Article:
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Weather sucks here and I want be ready to dry grain just in case mother nature does not come through. I expect the wheat to get to 18 moisture or less and the canola to get to 14 or less before I will have to combine. At least that is my hope. Normally grain is dry here at harvest.

Have a 7500 bushel hopper bin with a rocket aeration system and a 7.5 hp high speed centrifugal fan and a 350,000 btu air-o-matic heater. Also have a few 5000 bushel flat bottom bins with full floor aeration and a 300,000 btu diesel herman nelson if needed.

No question that the grain will dry with the additional heat as long as the bin is not too full. Problem I hear about is that the bottom grain is extremely over dry (like 3-6% moisture) and the top grain is still tough. So how do you get this grain blended to evenly dry when you move it to another bin? Would be nice to have the (very dry 4% stuff mixed with the tough 18% stuff to come up with and average dry of 14 and not have any spoilage. I find lots of posts about this problem, but very little on how exactly to handle the dried grain to blend it to dry.

Or are there different methods to handle the supplemental heat so the bin is dried more evenly? Ie, turn the hopper bin every day? Or turn the heater on for 4 hours and then off for 8 hours, etc? Over dry the whole bin to 5% and then blend it with tough grain from the bin beside it? I may have to keep this grain till spring or summer before selling, so would be nice if it is safe to store when done. I do have have aeration in other bins that the dried and blended grain can be moved to when done. Fans on these other bins can be run 1 or 2 nights to stabilize the grain as they are run from diesel generator, so too expensive to leave the fan on for a month.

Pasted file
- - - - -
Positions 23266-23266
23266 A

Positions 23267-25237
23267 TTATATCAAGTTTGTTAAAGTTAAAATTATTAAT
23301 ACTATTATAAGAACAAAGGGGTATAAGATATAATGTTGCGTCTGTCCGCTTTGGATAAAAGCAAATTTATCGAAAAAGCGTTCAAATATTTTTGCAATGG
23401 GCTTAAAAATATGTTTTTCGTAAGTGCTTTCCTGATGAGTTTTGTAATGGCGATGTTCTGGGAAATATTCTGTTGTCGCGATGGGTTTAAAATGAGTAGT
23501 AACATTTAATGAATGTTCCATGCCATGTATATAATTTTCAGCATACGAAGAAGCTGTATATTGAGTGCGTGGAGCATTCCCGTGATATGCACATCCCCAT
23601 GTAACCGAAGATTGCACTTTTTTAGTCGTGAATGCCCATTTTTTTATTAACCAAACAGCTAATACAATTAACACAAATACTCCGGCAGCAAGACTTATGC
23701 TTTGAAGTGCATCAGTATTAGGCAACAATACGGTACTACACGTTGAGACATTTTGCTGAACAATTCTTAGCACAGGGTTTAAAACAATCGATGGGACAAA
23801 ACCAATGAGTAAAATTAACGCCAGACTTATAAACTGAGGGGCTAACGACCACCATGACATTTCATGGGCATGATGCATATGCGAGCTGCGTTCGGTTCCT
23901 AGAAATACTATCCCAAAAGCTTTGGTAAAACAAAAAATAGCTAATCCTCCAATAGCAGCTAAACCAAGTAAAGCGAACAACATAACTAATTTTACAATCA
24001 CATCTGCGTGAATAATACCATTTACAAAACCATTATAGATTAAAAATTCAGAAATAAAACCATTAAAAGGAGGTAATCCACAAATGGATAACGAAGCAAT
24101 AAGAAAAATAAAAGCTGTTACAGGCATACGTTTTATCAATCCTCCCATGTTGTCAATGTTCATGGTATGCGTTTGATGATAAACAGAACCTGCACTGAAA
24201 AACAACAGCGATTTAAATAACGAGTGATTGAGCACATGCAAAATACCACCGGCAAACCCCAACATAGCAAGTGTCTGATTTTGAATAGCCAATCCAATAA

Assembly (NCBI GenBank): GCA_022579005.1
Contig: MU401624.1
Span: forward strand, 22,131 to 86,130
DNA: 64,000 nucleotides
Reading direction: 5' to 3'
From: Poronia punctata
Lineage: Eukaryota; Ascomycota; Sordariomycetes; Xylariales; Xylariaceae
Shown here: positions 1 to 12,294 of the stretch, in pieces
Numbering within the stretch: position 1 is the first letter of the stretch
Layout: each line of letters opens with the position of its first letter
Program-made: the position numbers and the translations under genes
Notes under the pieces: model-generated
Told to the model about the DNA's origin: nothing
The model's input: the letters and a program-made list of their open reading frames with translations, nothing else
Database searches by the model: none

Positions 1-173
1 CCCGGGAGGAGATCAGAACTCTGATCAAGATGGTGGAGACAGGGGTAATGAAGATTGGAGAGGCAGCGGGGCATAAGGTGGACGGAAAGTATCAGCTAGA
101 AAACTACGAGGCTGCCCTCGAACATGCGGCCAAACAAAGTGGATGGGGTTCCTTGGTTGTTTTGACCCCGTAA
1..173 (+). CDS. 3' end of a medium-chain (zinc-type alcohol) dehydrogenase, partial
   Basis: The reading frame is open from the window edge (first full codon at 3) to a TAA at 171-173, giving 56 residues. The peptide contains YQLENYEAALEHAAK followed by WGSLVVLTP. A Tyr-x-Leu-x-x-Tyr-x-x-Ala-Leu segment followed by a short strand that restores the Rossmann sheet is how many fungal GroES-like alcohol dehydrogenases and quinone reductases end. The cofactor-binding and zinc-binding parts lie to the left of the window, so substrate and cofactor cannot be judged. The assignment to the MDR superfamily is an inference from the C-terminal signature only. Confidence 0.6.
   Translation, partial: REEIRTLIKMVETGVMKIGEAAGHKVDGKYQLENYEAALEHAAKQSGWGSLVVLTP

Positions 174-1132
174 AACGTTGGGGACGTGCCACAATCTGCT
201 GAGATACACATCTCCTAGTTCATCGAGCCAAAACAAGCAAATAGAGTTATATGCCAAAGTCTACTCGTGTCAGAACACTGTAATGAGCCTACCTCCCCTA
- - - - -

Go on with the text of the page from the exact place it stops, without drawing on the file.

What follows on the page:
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Did a crap load of this in 2016. Over-dried the entire bin minus maybe the top 1000 bu on 9000bu bins. Blend out with tough that was as high as 20-21% in smaller batches like 3 ton or tandem loads to get the overall bin average that you're dumping it back into to be about 14 or so on wheat. Never had a minutes trouble. I think the trick though was making sure that the layers weren't overly thick when dumping them into the bin that you're hoping to keep it in long term storage for.

When I hauled it out the next spring/summer, it didn't seem to matter where you grabbed your sample, it was always within a few tenths of what the bin average was supposed to be.
 
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